figure 5

Optical characterization for the flexible graphene electrodes.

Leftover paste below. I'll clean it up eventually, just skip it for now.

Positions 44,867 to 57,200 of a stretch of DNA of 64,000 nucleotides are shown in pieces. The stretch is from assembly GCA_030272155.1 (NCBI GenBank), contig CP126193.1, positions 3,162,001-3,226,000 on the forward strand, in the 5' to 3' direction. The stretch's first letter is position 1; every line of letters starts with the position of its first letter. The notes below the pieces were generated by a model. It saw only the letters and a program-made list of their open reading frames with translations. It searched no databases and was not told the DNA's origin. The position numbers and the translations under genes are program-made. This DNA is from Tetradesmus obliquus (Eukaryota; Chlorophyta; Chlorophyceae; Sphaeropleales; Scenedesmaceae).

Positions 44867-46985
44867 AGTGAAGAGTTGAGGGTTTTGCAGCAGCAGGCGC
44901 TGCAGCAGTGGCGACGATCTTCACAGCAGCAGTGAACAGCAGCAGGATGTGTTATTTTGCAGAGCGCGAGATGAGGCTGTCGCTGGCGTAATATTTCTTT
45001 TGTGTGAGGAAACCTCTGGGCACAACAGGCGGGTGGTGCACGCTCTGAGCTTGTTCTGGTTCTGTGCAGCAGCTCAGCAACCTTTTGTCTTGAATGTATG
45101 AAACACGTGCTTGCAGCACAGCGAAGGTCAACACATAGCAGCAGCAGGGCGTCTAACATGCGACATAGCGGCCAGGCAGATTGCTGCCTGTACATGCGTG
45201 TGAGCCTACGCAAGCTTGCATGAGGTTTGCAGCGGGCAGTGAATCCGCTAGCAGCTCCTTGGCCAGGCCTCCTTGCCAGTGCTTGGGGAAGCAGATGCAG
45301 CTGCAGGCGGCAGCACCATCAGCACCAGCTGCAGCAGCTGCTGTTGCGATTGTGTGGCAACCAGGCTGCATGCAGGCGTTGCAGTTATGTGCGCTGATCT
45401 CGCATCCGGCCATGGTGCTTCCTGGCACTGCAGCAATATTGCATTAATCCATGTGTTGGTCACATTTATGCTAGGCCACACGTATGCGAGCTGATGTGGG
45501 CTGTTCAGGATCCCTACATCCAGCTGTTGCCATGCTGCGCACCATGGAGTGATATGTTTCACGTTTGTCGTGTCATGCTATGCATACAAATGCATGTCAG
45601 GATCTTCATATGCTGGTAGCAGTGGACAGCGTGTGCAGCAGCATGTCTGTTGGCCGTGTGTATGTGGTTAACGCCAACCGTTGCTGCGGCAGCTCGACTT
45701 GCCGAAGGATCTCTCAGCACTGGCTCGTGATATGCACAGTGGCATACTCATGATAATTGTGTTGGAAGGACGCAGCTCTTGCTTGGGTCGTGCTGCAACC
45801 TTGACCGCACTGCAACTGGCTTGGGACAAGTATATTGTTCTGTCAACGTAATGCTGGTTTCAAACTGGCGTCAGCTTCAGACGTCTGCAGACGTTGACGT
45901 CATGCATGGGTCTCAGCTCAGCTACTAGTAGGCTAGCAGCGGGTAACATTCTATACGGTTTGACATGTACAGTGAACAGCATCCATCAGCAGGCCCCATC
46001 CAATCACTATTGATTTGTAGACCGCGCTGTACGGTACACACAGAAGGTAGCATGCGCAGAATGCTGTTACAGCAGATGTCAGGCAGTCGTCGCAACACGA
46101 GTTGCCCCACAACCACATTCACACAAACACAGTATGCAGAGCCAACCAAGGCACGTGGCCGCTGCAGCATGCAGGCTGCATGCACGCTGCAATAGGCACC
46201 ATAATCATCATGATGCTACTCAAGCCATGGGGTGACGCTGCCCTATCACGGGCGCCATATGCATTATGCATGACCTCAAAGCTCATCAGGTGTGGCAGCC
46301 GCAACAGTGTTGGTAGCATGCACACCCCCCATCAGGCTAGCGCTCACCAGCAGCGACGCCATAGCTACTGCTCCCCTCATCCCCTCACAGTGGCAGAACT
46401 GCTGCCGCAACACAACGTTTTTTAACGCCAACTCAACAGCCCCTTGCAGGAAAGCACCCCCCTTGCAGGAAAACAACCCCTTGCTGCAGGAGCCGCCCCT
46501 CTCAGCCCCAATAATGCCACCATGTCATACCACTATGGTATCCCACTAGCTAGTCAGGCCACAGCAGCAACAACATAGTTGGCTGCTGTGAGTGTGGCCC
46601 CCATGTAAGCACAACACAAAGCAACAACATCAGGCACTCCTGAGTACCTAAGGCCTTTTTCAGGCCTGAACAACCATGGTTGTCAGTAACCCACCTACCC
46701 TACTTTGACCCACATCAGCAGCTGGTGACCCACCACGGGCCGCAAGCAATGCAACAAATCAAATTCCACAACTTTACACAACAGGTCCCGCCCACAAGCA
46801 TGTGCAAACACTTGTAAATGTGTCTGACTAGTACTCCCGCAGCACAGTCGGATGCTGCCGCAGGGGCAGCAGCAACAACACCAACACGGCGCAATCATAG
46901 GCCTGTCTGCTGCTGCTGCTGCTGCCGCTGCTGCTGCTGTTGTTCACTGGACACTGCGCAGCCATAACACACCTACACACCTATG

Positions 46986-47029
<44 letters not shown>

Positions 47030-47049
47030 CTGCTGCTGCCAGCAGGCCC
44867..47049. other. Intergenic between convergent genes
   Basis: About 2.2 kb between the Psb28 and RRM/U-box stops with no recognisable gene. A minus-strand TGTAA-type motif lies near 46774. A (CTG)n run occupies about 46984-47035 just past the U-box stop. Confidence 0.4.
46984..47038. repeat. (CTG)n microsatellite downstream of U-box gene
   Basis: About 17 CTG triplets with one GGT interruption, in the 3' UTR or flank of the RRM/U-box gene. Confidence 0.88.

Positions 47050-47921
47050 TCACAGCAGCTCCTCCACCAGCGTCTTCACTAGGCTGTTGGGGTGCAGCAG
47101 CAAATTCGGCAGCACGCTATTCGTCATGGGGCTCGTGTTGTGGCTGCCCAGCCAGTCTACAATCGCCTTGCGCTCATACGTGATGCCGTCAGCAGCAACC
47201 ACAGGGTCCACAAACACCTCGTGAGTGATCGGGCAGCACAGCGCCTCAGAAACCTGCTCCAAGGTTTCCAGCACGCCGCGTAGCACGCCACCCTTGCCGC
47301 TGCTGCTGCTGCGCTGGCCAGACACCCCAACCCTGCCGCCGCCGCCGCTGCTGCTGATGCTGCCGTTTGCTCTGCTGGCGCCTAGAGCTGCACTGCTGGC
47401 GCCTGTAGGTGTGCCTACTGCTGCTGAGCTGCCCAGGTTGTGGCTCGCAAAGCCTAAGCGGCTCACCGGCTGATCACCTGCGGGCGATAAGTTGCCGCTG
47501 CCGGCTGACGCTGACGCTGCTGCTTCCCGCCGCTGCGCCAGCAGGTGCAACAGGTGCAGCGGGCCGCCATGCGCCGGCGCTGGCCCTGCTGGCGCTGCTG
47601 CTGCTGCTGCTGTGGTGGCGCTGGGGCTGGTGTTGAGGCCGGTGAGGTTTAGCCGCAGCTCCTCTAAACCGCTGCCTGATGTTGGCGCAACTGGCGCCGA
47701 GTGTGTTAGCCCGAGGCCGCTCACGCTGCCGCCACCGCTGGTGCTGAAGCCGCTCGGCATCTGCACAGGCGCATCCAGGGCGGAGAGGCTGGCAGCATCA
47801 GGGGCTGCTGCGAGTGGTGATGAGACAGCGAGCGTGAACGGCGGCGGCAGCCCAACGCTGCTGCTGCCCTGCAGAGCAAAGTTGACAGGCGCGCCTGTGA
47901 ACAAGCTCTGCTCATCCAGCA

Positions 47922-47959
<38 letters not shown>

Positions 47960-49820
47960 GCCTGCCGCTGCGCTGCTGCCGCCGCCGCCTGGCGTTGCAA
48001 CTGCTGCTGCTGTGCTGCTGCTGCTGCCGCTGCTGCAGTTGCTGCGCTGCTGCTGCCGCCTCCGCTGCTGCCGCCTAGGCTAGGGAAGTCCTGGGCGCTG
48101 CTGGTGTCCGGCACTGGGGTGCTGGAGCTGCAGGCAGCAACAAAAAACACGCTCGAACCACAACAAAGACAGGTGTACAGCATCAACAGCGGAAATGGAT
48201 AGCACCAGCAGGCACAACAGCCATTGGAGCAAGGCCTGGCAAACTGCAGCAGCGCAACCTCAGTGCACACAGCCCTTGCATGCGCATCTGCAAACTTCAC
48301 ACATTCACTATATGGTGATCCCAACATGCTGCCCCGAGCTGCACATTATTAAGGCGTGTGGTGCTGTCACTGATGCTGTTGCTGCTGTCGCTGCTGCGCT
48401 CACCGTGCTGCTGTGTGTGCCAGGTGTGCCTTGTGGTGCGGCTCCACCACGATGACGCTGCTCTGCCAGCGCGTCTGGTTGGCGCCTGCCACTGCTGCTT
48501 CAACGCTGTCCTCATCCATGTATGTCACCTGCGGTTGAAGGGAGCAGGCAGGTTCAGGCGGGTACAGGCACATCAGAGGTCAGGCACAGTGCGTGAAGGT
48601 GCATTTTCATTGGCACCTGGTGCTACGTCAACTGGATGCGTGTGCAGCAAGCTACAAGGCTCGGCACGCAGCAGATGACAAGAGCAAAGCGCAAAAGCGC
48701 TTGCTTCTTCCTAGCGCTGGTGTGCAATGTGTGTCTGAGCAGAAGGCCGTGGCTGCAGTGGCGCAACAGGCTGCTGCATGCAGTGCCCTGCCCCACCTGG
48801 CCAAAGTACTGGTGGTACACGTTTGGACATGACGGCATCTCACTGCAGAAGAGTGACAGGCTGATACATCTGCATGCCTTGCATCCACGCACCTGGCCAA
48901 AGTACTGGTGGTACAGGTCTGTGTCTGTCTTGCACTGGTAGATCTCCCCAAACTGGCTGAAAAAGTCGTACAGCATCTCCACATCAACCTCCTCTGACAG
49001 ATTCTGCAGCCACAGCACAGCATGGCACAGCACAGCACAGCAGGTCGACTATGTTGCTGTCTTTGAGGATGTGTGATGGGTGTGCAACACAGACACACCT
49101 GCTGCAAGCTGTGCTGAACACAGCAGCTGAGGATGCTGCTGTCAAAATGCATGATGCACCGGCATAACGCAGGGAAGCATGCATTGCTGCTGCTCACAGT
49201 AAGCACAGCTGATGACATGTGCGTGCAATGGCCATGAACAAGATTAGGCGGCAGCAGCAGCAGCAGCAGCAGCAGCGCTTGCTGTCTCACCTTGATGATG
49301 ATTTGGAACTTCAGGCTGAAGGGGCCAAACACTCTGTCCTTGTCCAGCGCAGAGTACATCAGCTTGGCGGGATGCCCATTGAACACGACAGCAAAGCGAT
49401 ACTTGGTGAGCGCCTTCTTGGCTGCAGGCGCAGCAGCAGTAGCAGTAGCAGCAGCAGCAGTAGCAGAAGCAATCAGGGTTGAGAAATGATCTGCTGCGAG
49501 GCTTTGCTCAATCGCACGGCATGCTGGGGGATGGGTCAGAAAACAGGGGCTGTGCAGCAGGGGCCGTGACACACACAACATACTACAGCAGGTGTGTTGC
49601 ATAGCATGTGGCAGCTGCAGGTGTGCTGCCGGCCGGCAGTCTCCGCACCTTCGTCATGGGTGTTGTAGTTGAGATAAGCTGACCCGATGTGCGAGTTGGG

(a) The schematic illustration of the experimental setup. Graphene holding PVC substrates are placed on a motorized stage for the large area optical scan in x and y directions. We used 635 nm diode laser as a light source and recorded the signal changes in the photodetector. (b) Photograph of the graphene transferred on PVC substrates by using hot lamination method. During the Cu etching process, we protected the Cu lines at the edges of the sample as an electrical contact pads. (c) Transmittance spectra of single layer graphene on PVC substrate. As a reference measurement we used the laminated PVC substrate without graphene. The spot size in the measurement is 2 mm. (d) Large area optical scan for a PVC substrate without graphene. We first scanned the reference substrate in x and y directions for 25 cm2 area and mapped the normalized transmittance at 635 nm. Due to scattering on the plain PVC surface there are small deviations in transmittance up to ± 0.5%. (e) Large area optical scan for a graphene holding PVC substrate. After we transferred smooth-Cu-graphene on PVC, we performed the same large area optical scan and recorded the normalized transmittance and compared with the reference substrate. The transmittance of the single layer graphene is around 1.6% and the total deviation on the 25 cm2 graphene area is recorded as ± 0.5% likely due to the scattering from the PVC surface. (f) Histogram plot for the large area optical scan of PVC with and without graphene. While the average transmittance of the plain PVC is around 1, the same value for PVC with smooth-cu-graphene is 0.984 due to the small optical absorption single layer graphene defined by the fundamental constants.